"The cost of living is among the lowest of other major cities in the country," Mallot says. "We try to keep our annual growth at about 2 percent, which is aggressive but manageable and allows us to build our infrastructure of roads, utilities and lifestyle amenities equal to or faster than our population growth."
Close To Interstates, Rail Lines And A Port
"From a logistics provider perspective, we are really blessed by what I consider one of the premier areas of the country," says Jeff Spence, CEO of ICS Logistics in Jacksonville.
"Geographically, we sit in a sweet spot with three major interstates and rail lines. We also have a marine terminal which is unique in that most ports are really strapped for real estate––yet Jacksonville has capacity."
Spence notes there are multi--modal and tri--modal regions. "But this is really a quad--modal area,:" he says. This fourth mode includes the Cecil Commerce Center.
It’s the old Cecil Naval Air Station, with the third--longest runway in the state, and is surrounded by about 3,000 acres of prime and developable land for distribution space.
"It offers huge air cargo potential which––when you add it to our infrastructure assets of highways, trains and marine––offers an environment which is a great jumping--off spot for all the Caribbean Basin as well as South America and Europe."
ICS Logistics is an asset--based 3PL. "Our history is in perishable warehousing––which is how we got started in 1974,” Spence says. “We now focus on international trade because we are in an excellent port city."
Spence says that about 85 percent of the products ICS Logistics touches either starts or stops offshore––and about 60 percent of those products are perishable. ICS ships a lot of leg quarters to Russia––more than half the U.S. quota.
"We do a lot of inbound and outbound container work at our dockside facility and at our inland facility in Jacksonville," Spence says.
In fact, in 1993 the company started a small perishable warehouse at the Jacksonville Port Authority and since then that facility has already doubled in size.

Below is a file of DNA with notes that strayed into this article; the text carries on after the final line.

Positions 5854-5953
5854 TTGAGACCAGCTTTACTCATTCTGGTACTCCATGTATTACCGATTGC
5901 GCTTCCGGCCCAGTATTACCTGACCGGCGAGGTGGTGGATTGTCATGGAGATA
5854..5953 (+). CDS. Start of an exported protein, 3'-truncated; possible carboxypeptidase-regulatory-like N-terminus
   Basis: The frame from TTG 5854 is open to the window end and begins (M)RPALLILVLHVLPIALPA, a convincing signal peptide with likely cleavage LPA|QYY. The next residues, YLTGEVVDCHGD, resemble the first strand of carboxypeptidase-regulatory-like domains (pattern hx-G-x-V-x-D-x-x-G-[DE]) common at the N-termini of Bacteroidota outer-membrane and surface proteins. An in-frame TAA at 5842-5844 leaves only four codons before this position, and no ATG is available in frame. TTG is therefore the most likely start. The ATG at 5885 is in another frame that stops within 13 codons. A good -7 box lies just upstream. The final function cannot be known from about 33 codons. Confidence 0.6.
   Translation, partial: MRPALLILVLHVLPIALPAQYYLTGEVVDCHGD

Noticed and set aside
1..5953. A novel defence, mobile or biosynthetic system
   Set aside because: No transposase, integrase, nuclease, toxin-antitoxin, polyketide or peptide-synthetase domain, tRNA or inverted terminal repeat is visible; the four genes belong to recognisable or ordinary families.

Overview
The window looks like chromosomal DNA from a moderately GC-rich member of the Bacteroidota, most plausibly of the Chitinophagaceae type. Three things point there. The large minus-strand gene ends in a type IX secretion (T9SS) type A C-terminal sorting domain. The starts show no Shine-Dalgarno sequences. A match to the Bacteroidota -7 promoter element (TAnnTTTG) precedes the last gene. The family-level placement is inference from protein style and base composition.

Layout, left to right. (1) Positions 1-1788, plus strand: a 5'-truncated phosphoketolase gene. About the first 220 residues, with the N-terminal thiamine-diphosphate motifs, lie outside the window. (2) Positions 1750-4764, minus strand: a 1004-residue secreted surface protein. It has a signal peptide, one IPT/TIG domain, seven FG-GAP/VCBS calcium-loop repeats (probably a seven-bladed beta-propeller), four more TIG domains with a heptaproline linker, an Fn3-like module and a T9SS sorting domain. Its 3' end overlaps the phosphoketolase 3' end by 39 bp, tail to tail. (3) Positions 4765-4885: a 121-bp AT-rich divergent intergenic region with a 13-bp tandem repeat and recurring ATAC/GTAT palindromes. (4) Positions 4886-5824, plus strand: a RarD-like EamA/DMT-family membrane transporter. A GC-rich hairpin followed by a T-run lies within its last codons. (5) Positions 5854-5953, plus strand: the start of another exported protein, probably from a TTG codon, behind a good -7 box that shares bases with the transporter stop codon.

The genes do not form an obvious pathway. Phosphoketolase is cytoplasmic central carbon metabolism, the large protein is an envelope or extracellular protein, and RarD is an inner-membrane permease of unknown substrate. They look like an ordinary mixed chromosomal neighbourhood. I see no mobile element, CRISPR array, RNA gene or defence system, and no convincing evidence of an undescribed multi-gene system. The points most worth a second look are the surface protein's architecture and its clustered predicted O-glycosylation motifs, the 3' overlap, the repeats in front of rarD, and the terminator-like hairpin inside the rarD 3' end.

On the non--perishable side of its business, ICS is currently constructing a 553,000--square--foot dry warehouse at the Jacksonville Port Authority––which is being built to serve an international manufacturer under a long--term contract which will support weekly ship calls from the Baltic Sea.
"There are 52 ships entering here a year so there are tremendous opportunities for non--perishable food items leaving the United States in an export mode on those returning ships," Spence says.
On the inbound side, ICS receives containers of products from overseas, which pass through either a USDA import inspection process (for red meat), or an FDA inspection (for seafood). Products are then transloaded and shipped by either truck or rail to one of ICS’s warehouses for distribution at a later date.
Spence notes some similarities between Jacksonville and San Diego. "Both cities are commerce--driven and not tourist--driven. If you look at San Diego prior to its first Super Bowl, you will get an idea of what Jacksonville is like at this moment––and you also get a sense of what our growth potential is here."
Spence hopes the Super Bowl, which was held in Jacksonville in the winter, gave the area some much--needed national exposure, unlocked the hidden values of the city in terms of infrastructure and geography, and helped identify it as a uniquely positioned logistical hub.